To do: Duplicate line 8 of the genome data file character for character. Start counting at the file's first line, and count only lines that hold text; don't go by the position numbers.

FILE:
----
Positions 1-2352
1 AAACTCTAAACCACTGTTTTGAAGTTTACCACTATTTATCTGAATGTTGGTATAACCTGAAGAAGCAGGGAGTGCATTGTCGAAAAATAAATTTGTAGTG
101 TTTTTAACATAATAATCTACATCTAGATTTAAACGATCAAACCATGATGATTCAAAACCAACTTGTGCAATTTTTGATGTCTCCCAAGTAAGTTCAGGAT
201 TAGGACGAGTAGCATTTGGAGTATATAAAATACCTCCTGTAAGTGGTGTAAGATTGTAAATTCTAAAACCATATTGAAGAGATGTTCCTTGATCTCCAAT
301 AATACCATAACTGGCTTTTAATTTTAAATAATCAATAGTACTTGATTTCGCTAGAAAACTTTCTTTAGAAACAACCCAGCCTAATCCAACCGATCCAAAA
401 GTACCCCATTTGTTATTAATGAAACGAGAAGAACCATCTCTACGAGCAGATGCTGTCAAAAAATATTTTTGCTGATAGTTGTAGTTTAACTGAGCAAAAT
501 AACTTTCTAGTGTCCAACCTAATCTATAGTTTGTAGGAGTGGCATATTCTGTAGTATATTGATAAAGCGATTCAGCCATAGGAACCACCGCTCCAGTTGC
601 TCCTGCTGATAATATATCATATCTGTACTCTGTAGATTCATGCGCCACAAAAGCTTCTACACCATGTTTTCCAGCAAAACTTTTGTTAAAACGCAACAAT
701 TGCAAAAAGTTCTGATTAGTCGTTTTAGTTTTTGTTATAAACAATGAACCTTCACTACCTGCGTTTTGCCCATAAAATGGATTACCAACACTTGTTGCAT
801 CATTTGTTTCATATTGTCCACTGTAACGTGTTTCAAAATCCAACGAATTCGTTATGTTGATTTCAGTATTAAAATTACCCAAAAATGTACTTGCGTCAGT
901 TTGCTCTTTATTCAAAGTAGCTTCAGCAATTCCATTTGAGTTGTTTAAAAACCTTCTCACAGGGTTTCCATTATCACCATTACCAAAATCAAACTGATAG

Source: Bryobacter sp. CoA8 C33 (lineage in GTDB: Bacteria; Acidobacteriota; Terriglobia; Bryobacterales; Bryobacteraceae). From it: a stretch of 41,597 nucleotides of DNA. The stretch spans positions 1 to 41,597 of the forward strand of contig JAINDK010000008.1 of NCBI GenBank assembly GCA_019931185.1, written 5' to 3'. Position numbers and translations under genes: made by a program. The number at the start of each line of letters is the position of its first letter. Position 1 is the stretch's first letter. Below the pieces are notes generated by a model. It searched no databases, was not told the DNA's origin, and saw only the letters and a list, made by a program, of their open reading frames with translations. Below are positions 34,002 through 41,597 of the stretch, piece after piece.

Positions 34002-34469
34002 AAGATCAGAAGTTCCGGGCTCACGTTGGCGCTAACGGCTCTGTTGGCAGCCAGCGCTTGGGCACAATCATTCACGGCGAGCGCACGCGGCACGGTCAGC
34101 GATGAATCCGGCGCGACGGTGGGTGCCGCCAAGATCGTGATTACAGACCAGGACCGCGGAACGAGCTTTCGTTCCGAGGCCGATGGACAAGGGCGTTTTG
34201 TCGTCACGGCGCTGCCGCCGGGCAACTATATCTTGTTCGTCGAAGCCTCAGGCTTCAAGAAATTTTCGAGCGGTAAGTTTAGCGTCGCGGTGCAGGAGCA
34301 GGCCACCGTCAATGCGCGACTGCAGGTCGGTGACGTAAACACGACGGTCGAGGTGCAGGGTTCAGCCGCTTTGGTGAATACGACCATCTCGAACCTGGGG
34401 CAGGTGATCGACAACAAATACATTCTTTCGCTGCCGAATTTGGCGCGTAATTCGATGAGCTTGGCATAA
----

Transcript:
601 TCCTGCTGATAATATATCATATCTGTACTCTGTAGATTCATGCGCCACAAAAGCTTCTACACCATGTTTTCCAGCAAAACTTTTGTTAAAACGCAACAAT